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Condition of Education 2011: Annual Report Includes Fifty Different Education Indicators and Special Analysis of Changes in Postsecondary Education

Released on May 26 by the National Center for Education Statistics, Condition of Education 2011 presents fifty different indicators of important developments and trends in U.S. education. The indicators focus on participation and persistence in education, student performance and other measures of achievement, the environment for learning, and resources for education. The report also includes a special section on changes in postsecondary education in the United States by institution level and control.

According to the report, public elementary and secondary enrollment in U.S. schools is expected to increase from 49.3 million to 52.7 million students, while undergraduate enrollment is expected to increase from 17.6 million students in 2009 to 19.6 million in 2020.

The report also notes that progress on national assessments in reading and math have been made among fourth- and eighth-grade students since the early 1990s, although “significant” gaps remain between white students and students of color.

With regard to college remediation, the report finds that about 36 percent of first-year undergraduate students reported taking a remedial course, while about 42 percent of students at public, two-year institutions reported taking a remedial course. The report also notes that about 54 percent of male and 60 percent of female first-time students who sought a bachelor’s degree and enrolled at a four-year institution full time in fall 2002 completed a bachelor’s degree at that institution within six years.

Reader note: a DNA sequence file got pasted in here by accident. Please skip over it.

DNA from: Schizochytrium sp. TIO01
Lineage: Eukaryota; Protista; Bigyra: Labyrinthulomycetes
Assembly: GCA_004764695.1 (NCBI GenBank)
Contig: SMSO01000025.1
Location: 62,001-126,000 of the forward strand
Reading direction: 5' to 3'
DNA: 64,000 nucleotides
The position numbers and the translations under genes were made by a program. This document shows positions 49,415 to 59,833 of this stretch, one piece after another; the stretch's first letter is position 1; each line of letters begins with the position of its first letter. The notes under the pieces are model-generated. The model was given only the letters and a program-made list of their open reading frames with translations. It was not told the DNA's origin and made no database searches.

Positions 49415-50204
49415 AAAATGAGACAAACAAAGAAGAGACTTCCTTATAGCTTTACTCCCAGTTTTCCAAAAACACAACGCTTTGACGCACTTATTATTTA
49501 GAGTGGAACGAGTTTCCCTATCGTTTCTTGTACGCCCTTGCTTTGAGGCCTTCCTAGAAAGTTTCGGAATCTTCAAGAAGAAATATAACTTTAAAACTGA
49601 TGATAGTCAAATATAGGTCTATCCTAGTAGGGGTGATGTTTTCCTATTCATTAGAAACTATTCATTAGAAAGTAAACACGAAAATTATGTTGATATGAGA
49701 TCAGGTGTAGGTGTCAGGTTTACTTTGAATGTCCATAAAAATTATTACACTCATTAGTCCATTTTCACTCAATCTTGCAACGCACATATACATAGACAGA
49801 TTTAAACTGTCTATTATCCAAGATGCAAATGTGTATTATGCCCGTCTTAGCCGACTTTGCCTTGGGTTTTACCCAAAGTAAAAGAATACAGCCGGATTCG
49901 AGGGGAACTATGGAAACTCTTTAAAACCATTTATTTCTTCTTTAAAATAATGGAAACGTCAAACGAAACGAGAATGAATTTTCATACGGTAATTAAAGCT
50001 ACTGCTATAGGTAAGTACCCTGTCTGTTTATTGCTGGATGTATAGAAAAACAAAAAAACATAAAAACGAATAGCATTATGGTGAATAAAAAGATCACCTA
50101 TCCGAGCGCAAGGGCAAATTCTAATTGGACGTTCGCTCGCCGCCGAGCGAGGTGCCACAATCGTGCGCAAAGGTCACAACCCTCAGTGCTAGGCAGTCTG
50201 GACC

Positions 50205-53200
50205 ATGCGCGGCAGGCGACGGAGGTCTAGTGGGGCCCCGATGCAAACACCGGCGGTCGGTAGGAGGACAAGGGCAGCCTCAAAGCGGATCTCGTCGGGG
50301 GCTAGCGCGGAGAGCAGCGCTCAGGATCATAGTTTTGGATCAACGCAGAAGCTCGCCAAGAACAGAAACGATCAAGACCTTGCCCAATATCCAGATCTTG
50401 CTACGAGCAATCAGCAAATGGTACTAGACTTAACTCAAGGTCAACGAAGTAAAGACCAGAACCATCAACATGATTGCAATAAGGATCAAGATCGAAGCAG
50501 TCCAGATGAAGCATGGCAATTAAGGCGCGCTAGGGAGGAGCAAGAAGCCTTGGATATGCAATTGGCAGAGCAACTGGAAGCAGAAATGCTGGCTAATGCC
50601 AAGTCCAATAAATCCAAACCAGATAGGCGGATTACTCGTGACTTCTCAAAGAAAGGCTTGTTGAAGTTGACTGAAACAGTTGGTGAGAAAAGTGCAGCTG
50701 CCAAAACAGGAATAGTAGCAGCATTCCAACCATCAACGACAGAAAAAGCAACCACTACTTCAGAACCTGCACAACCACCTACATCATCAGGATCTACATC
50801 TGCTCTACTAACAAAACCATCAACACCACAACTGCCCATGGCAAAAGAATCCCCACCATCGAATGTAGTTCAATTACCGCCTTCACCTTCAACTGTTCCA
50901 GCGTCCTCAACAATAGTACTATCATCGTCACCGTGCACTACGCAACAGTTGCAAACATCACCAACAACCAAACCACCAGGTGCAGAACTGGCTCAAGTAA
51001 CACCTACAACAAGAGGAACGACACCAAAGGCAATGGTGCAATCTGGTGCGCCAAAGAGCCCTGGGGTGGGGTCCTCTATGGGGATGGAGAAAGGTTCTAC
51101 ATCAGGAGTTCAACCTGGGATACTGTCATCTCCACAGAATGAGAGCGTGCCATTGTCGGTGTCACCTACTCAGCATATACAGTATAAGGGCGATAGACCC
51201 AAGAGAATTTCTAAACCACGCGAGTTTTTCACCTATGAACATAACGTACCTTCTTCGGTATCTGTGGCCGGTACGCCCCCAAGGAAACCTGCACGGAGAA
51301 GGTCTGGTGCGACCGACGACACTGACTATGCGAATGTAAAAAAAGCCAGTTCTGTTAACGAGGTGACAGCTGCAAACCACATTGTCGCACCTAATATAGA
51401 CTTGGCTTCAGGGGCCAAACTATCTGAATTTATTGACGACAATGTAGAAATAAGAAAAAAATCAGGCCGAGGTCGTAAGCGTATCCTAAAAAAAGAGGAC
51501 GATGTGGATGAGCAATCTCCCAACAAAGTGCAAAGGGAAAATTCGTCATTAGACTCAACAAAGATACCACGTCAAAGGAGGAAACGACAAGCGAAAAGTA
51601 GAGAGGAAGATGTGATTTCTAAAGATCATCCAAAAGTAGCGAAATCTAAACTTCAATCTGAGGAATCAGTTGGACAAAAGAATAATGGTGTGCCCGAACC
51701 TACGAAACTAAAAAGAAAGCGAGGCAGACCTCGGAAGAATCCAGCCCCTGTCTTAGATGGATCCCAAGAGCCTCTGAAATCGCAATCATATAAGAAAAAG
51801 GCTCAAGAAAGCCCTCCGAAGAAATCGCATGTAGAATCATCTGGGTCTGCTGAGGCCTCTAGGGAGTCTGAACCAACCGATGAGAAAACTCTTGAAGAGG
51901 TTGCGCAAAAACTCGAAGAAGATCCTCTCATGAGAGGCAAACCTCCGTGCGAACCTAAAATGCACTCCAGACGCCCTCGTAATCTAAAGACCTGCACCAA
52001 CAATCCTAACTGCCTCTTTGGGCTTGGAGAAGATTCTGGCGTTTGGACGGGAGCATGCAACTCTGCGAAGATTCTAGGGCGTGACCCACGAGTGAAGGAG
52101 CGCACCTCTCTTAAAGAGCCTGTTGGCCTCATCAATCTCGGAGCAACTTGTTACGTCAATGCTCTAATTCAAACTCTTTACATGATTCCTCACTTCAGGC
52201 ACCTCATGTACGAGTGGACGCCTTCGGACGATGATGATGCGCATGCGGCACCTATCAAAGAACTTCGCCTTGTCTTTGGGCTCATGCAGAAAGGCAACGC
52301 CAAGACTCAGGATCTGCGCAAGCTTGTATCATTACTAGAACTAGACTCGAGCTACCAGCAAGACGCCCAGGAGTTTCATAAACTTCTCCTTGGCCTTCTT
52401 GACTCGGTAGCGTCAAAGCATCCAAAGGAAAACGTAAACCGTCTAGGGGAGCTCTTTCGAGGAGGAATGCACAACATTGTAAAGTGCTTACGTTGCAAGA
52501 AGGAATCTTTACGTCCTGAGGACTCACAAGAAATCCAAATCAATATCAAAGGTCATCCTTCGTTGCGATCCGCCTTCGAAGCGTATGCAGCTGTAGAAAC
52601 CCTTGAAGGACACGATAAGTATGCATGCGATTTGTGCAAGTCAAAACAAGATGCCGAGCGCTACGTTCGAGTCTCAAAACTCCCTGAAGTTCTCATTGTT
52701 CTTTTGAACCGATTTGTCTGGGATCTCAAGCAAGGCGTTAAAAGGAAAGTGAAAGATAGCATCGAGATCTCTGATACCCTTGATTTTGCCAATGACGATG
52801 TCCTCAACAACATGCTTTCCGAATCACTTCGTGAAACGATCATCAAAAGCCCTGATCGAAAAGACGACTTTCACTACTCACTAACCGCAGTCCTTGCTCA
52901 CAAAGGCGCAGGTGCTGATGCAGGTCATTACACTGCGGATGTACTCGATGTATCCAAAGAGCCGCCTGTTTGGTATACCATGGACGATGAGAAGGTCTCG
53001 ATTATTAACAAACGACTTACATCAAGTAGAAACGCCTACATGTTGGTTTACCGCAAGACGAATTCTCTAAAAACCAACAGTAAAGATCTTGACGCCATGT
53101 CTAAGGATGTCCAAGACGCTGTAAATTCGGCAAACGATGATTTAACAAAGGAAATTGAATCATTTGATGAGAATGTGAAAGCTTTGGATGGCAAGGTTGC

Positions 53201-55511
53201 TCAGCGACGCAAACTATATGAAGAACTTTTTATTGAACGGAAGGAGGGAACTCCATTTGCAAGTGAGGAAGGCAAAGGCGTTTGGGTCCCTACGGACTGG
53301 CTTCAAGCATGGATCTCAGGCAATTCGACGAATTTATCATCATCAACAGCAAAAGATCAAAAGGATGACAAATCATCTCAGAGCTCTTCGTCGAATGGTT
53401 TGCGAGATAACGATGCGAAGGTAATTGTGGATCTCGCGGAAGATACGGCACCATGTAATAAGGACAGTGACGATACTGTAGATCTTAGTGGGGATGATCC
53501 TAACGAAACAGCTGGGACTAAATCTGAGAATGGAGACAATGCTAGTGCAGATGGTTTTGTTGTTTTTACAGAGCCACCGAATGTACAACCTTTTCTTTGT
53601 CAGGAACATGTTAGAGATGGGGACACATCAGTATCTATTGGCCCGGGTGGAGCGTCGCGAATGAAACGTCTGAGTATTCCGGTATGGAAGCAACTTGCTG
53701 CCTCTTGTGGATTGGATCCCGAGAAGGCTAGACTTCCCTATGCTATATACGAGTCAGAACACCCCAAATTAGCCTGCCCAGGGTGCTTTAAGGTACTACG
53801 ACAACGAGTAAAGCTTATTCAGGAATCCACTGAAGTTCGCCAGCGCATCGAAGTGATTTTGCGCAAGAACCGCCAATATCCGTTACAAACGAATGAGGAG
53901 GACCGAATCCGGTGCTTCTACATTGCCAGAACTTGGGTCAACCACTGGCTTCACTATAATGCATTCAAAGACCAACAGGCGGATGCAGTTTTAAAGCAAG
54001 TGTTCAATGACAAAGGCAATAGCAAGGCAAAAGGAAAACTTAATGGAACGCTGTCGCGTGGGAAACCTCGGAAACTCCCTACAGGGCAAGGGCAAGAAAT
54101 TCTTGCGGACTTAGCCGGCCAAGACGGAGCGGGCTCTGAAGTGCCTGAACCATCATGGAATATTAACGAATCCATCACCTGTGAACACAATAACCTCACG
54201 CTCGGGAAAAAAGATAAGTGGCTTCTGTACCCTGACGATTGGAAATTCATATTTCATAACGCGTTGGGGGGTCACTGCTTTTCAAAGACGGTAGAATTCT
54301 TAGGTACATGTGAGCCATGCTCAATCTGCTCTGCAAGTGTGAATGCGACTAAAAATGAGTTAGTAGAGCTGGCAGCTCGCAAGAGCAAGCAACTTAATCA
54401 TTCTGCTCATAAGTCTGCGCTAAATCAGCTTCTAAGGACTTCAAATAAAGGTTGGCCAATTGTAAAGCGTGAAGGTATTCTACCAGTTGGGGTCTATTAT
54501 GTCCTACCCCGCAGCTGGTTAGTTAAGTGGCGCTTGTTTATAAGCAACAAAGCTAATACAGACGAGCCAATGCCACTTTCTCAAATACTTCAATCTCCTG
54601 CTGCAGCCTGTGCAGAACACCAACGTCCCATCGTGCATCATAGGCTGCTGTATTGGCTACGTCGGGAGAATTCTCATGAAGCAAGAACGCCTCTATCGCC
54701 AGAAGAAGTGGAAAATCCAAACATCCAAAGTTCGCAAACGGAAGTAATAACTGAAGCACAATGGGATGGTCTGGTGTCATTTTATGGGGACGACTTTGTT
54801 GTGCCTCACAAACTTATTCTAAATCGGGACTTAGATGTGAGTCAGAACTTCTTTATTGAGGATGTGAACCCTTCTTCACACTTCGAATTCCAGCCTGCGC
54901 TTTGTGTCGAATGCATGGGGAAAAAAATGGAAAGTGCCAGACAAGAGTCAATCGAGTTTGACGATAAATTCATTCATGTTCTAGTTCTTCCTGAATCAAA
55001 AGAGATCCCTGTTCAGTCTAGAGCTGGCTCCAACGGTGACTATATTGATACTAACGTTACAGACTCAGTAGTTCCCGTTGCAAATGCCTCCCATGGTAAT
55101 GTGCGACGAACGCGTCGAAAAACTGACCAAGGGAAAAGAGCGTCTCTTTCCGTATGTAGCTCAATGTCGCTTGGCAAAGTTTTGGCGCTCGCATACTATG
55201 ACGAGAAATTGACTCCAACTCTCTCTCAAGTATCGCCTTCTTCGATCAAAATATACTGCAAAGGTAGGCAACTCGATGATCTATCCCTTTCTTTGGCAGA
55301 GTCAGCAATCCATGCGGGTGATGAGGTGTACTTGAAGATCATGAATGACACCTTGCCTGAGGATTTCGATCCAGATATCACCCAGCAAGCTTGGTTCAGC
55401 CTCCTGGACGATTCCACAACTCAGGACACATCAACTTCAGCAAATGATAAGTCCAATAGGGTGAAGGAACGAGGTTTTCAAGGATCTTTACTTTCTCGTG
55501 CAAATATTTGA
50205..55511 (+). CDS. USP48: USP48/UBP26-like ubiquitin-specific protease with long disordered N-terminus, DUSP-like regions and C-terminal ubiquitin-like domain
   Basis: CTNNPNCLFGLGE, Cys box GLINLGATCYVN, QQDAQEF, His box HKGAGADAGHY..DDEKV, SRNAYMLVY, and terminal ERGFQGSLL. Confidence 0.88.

Young adults ages twenty-five to thirty-four who held bachelor’s degrees earned more than twice as much as young adults without a high school diploma or its equivalent, according to the report. College degree recipients also made 50 percent more than young adult high school graduates. The report also notes that young adults ages twenty-five to thirty-four with at least a bachelor’s degree had a full-time employment rate (74 percent) that was over 30 percentage points higher than that of their peers who had not completed high school (41 percent).

The complete report is available at .

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